Schoharie County

Victims’ families don’t want deal in Schoharie crash case

Victims want the truth, even if there's a plea, attorney says
Nauman Hussain
PHOTOGRAPHER:
Nauman Hussain

Categories: Fulton Montgomery Schoharie, News

SCHOHARIE COUNTY — Attorneys for the families of victims in the deadly 2018 Schoharie limousine crash on Friday denounced the possibility of a plea bargain in the case.

While there is no plea agreement, attorneys for the victims’ families have been told there is a pre-plea investigation underway by the Schoharie County Probation Department — a step toward a plea deal being struck.

In a plea deal, a defendant typically pleads guilty to part of an indictment or two on a reduced charge in exchange for a reduced sentence, allowing both sides to avoid the uncertainty and expense of a trial.

The crash, which occurred on Oct. 6, 2018, at the intersection of state routes 30 and 30A, killed the limo driver, all 17 passengers, and two pedestrians in the parking lot of the Apple Barrel Cafe and Country Store, in the deadliest transportation accident in the U.S. in a decade.

The operator of the limo company, Nauman Hussain, 30, faces 20 counts each of second-degree manslaughter and criminally negligent homicide in connection with the case, and could face a maximum of 15 years in prison.


While a trial in Schoharie County Court was slated to start May 4, it fell into limbo when the novel coronavirus pandemic shut down the state court system in mid-March. It has since partially re-opened, but there are no plans to resume in-person jury trials.

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The possibility of a plea bargain in the case was first reported Friday by WMTW in Portland, Maine, near where the mother of one victim, Michael Ukaj, lives. “Michael deserves justice for everything that has happened,” Mary Ashton told the station.

Shortly after that broadcast report, attorneys for the families of seven victims held a press conference Friday afternoon in Guilderland to denounce the possibility that Hussain would strike a deal without their involvement.

“They feel like they’re not having a voice, even after how this has affected all their lives,” said Cynthia LaFave, who represents the estates of Adam and Abigail King Jackson of Amsterdam, but who spoke on behalf of several other families.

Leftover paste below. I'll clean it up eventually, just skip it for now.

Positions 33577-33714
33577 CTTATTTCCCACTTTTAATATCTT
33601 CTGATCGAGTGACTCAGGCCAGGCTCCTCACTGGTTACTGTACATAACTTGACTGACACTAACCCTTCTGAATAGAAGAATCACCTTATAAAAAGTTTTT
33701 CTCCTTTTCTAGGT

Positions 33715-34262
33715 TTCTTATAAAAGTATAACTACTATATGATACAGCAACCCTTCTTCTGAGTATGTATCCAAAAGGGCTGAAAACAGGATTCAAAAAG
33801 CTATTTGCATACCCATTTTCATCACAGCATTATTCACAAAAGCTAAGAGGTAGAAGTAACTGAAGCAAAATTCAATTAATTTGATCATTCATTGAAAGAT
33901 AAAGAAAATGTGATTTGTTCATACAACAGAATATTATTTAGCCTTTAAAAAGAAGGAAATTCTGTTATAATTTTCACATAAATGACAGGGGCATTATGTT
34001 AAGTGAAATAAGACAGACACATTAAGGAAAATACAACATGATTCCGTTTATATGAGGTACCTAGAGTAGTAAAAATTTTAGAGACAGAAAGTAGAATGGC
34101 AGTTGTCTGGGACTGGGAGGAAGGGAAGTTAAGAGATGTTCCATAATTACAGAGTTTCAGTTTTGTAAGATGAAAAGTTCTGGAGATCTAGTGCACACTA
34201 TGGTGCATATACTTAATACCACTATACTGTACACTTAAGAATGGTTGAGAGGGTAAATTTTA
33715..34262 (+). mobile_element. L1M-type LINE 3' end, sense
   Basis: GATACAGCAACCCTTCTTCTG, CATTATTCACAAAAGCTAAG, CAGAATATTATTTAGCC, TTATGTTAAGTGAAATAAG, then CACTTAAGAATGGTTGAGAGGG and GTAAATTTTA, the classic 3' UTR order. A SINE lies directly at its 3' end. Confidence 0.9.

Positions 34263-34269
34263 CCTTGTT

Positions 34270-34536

She said the families’ intention wasn’t to criticize Schoharie County District Attorney Susan Mallery, despite their frustration.

While she acknowledged the decision on whether a plea agreement is reached isn’t up to the families, LaFave said they really want a requirement in any agreement that Hussain will fully articulate the truth of what happened, and the events that led up to the crash. “Why can’t the elocution be an acceptance of responsibility to the extent that we really learn the truth?” LaFave asked, using the legal term for a plea statement to a judge.

Hussain is free on $450,000 bail, though he is prohibited from leaving the state.

A criminal trial would come with uncertainties about the outcome.

The prosecution’s argument is that the stretched 2001 Ford Excursion had suffered from multiple mechanical issues that were either unaddressed or only partially addressed, and the crash happened when brakes failed as the limousine was coming down a long hill, and ran through the stop sign at state Route 30A.

Defense attorneys are arguing — and are expected to argue to a jury if there is a trial — that the most recent state Department of Transportation vehicle inspection in September did not cite brake issues, and Hussain relied in good faith on the repair work done on the limo by the Mavis Discount Tire store in Saratoga Springs. Mavis has repeatedly denied it has any responsibility for the crash.

According to a notes from a recent conference call involving Schoharie County District Attorney Susan Mallery obtained by WMTW, a pre-plea investigation into Hussain’s background is underway. That will include soliciting victim impact statements from the families of those killed — young adults on their way from the Amsterdam area to a birthday celebration in Cooperstown.

“The more time that passes, the criminal case does not get better,” Mallery said, according to the notes.

Mallery also said she thinks it is important to get a homicide conviction of some type “to deter similar actions by others,” according to the notes.

Most of the familes have also filed lawsuits for civil damages against either Hussain or Mavis, and Mallery noted that information and documents that could relate to those cases won’t be released until after the criminal case is over.

Reach staff writer Stephen Williams at 518-395-3086, [email protected] or @gazettesteve on Twitter.

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